Unsurprisingly perhaps, this is also slightly out of my immediate price range... I think it was around the £7,200 mark, or something like that. A lot of money, but a very cool watch. Once again the sales lady in there was absolutely charming and wasn't remotely phased by our (wet) jeans and T-shirts.
We had a good look around the boutique before setting off again, it was starting to get dark now and we were getting hungry, so we didn't really visit anywhere else on Bond Street. We did look in a few windows, including the Opera Gallery where we saw a very neat picture of a horse made out of the ends of paintbrushes and also a large scale face made up of what looked like bike chains (incidentally, this is where I saw the Alec Monopoly sculpture last year).
And so we came to Richoux on Picadilly which is a lovely Edwardian restaurant and patisserie where we enjoyed the Richoux Cheese Burger. I really wanted a carrot cake (highly recommended) but I couldn't manage it and after a suitable rest we crossed the road and wandered up Burlington Arcade.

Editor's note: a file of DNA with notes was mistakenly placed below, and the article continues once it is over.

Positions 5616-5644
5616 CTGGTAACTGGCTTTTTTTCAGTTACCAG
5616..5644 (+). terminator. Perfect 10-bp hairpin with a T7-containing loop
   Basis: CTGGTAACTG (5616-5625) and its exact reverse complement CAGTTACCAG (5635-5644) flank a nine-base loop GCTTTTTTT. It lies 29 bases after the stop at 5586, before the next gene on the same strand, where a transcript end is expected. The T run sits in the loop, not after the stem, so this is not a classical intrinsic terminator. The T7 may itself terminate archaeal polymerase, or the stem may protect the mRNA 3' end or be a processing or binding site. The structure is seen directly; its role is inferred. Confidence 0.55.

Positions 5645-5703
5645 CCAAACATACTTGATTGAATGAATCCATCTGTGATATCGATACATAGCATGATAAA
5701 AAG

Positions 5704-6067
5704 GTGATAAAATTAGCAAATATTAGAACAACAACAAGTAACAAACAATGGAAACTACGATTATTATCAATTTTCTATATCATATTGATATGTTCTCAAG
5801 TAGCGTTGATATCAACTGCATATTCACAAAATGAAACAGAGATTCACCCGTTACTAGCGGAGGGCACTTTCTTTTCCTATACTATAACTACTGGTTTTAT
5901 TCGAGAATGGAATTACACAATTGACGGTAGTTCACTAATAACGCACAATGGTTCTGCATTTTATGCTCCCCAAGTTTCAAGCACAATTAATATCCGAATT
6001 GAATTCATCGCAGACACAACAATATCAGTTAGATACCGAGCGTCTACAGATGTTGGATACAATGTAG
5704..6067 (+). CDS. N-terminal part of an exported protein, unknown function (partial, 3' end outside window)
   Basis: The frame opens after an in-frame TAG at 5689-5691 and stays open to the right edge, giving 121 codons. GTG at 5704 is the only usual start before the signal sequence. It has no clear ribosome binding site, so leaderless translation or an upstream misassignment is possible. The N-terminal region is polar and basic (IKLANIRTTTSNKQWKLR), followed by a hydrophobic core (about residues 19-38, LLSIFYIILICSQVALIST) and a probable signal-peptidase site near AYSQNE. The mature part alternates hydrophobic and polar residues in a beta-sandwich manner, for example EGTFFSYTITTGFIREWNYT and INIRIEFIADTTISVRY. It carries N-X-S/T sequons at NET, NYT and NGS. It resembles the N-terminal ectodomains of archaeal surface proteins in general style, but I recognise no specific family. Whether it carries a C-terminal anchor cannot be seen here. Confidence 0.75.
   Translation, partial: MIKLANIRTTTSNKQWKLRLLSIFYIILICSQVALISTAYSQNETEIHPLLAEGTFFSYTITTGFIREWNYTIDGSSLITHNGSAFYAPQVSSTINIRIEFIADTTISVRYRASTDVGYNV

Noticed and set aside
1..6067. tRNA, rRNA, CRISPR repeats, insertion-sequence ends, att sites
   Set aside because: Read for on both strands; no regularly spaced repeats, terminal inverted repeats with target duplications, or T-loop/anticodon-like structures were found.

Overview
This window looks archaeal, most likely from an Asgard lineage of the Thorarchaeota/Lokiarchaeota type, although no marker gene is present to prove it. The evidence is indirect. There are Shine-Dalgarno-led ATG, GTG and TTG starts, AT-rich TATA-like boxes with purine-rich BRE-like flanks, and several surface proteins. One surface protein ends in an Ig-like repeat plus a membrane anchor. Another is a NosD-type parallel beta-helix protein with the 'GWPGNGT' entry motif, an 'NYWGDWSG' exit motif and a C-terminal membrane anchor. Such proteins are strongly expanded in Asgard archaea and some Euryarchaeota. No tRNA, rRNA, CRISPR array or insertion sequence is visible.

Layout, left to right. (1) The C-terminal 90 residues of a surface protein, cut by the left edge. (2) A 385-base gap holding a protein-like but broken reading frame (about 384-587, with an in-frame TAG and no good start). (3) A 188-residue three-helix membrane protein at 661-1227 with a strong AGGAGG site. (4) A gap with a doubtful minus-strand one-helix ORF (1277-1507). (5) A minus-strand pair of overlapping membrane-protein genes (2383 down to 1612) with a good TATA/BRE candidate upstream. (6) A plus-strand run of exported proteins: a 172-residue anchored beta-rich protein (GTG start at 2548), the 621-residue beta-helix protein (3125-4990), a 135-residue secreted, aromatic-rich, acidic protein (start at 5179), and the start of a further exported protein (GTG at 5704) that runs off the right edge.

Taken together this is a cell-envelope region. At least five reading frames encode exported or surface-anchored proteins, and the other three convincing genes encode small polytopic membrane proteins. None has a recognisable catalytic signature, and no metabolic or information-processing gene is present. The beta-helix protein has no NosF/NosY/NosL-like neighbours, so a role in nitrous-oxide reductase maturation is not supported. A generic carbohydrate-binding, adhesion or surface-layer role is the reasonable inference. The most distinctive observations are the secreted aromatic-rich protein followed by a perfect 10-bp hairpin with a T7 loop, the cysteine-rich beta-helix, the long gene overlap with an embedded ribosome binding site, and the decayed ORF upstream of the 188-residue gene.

I'd never been up Burlington Arcade before and it was surprising how long it was... it seemed to go on and on. It was also quite dark and lit mainly by tree lights outside the shopfronts, so in a way it kind of feels like it's open air since the roof is so high.
We spotted a Hublot boutique in there with some nice pieces, including a sapphire case Big Bang. Also, further along there was a vintage Heuer Monaco with a blue dial on offer for £29,000... personally I'd take the Royal Oak Off Shore and £7,000 in the pocket without a moment's hesitation! But still... it was interesting to see a pukka old Monaco (with it's original red box no less).
We also spotted a vintage Bulgari snake watch which was interesting as we had seen the most up-to-date incarnation in Bond Street just a short time before.